RIO DE JANEIRO — The second round of the World Cup gets under way on Saturday with host nation Brazil facing Chile and Colombia taking on Uruguay in an all-South American race to reach the quarterfinals.
Brazil will be the first to play, in Belo Horizonte, and faces a Chile squad that has lived up to its pretournament expectations as a very good team that could cause a few surprises.
Colombia, which plays a Uruguay lineup that will be missing Luis Suarez, has also delivered so far on predictions of being a potential quarterfinalist in Brazil. Given Suarez’s absence, Colombia’s run should continue after Saturday’s game at Rio’s Maracana stadium.
The statistics point to one outcome at the Estadio Mineirao: Brazil has never lost to Chile on home soil and hasn’t been beaten by its South American rival in 14 years. On top of that, Neymar is already in scintillating form for Brazil at the tournament.
- Pursuit of big-money contract comes at a cost for Seahawks QB Russell Wilson
- As Puget Sound sweats, few air conditioners are cooling us down
- Ticket prices soar, then drop for World Cup
- Russell Wilson talks baseball, contract and other stuff on Jimmy Kimmel
- Rules preserving city views set up clash among towers competing to be first, biggest
Most Read Stories
He scored twice in a labored 3-1 victory over Croatia in the tournament opener and struck two more to give Brazil a decisive 2-1 lead in what became a comfortable 4-1 win over Cameroon in its last group game.
However, Brazil’s players — and coach — are understandably wary of a dangerous Chile side which has far less to lose than the hosts.
“It’s normal to feel uncomfortable and anxious ahead of this first elimination game,” Luiz Felipe Scolari said. “We are a bit more scared and nervous … not only because this one is in Brazil. We know we can’t make mistakes, we can’t lose.”
Chile’s 2-0 victory over 2010 World Cup champion Spain at the group stage underlined the potential of Jorge Sampaoli’s team, though a loss to the Netherlands by the same score maybe indicated its limits.
“We have a historic opportunity to eliminate the hosts,” Chile goalkeeper Claudio Bravo said. “It’s our longtime rival, one with a lot of titles. It’s up to us to do it.”
Things could hardly be going better for Colombia ahead of its match with Uruguay. Three straight victories and nine goals scored, playmaker James Rodriguez has been outstanding and now Uruguay’s best player, striker Luis Suarez, has been sent home.
Even allowing for the absence at this tournament of its star forward, the injured Radamel Falcao, Colombia will be the favorite to reach the quarterfinals.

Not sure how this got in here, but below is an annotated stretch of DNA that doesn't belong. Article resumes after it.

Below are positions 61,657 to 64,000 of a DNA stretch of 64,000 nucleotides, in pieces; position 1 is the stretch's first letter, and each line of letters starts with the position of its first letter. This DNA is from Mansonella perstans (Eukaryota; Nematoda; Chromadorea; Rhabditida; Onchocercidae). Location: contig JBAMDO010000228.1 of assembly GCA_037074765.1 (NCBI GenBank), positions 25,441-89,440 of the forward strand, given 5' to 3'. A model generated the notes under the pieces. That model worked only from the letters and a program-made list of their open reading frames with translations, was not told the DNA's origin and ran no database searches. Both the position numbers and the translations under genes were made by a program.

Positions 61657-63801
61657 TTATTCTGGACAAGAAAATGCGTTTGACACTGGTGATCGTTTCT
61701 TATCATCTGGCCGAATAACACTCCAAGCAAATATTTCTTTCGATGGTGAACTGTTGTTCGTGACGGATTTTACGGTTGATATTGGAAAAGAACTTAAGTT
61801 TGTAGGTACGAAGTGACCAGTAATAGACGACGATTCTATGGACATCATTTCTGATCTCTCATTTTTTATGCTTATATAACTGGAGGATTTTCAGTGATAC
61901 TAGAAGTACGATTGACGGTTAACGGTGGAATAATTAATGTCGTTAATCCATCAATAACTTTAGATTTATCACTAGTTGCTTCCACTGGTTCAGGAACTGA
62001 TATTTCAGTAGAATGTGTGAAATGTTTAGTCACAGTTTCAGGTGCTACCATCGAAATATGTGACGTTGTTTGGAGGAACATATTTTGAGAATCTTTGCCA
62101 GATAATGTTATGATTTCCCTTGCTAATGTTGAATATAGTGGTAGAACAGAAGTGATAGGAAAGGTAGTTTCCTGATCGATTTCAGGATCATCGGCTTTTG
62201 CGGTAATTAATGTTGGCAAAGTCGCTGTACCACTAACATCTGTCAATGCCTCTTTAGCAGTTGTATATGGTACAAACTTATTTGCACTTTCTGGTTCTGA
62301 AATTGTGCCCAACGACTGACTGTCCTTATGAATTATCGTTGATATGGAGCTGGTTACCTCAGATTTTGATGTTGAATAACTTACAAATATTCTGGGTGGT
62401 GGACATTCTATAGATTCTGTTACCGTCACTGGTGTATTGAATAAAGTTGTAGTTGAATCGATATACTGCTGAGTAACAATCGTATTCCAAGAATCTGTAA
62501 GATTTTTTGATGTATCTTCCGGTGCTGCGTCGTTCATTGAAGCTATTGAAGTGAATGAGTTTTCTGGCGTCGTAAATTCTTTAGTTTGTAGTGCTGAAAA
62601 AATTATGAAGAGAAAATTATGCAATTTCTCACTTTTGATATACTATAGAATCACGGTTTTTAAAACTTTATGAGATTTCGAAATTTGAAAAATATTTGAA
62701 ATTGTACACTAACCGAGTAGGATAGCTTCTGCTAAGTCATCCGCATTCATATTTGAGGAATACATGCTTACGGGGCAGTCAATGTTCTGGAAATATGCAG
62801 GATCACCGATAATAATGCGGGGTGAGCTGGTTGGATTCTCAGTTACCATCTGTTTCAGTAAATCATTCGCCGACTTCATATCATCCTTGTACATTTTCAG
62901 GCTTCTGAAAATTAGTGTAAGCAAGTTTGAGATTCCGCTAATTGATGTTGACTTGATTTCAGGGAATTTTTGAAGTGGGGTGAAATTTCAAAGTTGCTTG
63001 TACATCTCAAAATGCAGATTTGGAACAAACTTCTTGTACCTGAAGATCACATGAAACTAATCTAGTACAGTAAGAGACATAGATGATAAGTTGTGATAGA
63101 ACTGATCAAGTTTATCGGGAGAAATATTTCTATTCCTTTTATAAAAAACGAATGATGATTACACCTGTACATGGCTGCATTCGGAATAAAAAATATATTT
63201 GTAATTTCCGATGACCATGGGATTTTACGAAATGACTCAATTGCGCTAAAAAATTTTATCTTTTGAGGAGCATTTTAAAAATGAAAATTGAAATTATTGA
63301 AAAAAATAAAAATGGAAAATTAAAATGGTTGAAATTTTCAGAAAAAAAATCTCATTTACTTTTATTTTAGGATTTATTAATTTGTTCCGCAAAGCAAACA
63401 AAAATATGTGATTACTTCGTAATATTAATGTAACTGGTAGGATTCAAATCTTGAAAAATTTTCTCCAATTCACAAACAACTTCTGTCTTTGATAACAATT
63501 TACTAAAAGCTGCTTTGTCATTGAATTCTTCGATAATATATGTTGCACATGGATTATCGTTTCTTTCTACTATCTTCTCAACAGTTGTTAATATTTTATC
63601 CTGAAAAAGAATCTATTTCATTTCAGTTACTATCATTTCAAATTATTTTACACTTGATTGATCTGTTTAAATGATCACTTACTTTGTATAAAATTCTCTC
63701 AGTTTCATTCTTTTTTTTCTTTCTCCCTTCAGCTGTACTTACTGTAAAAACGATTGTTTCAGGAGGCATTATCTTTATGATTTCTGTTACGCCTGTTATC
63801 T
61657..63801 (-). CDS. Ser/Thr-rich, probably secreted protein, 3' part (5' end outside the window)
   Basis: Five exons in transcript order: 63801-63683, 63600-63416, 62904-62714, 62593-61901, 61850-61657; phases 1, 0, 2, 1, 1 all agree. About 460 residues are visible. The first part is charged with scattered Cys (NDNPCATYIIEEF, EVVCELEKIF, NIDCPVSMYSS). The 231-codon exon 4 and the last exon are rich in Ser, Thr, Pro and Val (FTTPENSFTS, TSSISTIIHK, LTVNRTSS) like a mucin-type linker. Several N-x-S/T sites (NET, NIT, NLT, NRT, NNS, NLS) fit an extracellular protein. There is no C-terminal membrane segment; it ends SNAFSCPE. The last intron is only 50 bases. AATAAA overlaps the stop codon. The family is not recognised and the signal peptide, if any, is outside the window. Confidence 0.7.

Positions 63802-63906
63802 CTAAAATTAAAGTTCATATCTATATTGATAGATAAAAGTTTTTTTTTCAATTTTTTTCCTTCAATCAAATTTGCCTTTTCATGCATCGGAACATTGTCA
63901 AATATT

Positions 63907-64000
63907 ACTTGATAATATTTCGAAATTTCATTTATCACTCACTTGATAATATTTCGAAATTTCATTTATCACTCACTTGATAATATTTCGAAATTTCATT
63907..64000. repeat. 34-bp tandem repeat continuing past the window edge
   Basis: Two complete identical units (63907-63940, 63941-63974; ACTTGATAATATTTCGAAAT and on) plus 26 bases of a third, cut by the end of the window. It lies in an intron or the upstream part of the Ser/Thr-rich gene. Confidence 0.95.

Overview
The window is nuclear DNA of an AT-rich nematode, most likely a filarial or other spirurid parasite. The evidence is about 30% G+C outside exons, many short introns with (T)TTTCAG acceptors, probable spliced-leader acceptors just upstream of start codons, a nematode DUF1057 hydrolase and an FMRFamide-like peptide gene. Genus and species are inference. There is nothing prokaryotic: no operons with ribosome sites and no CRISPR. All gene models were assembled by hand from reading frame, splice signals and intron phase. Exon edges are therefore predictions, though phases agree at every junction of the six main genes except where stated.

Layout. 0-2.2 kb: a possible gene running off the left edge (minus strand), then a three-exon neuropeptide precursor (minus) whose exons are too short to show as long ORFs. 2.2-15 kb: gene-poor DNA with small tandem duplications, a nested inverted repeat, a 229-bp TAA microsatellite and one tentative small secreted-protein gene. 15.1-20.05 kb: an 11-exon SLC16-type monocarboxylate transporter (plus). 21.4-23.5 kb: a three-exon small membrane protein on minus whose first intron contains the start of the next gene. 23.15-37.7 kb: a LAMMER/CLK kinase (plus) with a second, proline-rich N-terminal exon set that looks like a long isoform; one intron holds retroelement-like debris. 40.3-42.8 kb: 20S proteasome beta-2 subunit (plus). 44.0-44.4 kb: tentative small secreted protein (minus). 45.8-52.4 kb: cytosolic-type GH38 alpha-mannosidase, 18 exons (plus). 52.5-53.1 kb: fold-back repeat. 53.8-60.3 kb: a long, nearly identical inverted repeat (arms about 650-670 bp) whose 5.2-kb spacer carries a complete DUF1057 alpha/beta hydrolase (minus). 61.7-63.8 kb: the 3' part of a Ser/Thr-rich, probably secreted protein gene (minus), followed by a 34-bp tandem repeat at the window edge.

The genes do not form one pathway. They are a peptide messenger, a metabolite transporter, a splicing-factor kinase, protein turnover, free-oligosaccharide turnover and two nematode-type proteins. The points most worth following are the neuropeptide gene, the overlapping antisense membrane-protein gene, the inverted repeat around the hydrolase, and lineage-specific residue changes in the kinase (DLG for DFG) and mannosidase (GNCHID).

For Uruguay, the loss of Suarez will be damaging — both technically and psychologically. His two goals in the 2-1 victory over England in Group D propelled Uruguay toward to the knockout stage and his presence in the squad as a proven match winner did much for its confidence.
• Giorgio Chiellini, the Italian defender whose shoulder became the latest temptation that Suarez and his teeth could not resist, says the terms of the ban are too stiff.
The Uruguayan must divorce himself from all things soccer, including 13 matches with his club team Liverpool in the Premier League, for four months.
On his website, Chiellini wrote: “At the moment, my only thoughts are with Luis and his family because they are faced with a very difficult period … I think what (FIFA officials) have proposed is very excessive.”
Chiellini might have felt otherwise immediately after Suarez went all Mike Tyson on him. Furious, he pulled his jersey off the affected shoulder and, pointing at it, screamed at the referee, who did not notice the indiscretion.
• U.S. midfielder Jermaine Jones has a broken nose after Thursday’s game against Germany, but remains available to play in the round of 16 against Belgium on Tuesday in Salvador.
U.S. Soccer Federation spokesman Michael Kammarman said Friday that Jones and fellow midfielder Alejandro Bedoya each were checked on the field for concussion symptoms during the 1-0 loss at Recife following their second-half collision, and three more times since then.
Forward Jozy Altidore’s status for the knockout stage remains unclear, though he is making positive progress since straining his left hamstring in the first half of the Americans’ opening win against Ghana on June 16. He ran at a good pace around the field without any signs of pain.
“We are very optimistic,” U.S. coach Jurgen Klinsmann said. “Every day is a big step forward with Jozy.”
• The United States’ 1-0 loss to Germany was the second-highest rated men’s World Cup match on ESPN’s networks despite the early kickoff. The game received a 6.7 rating on ESPN and was seen by 10.77 million viewers, ESPN said Friday. Viewers peaked at 12.06 million during the final half-hour.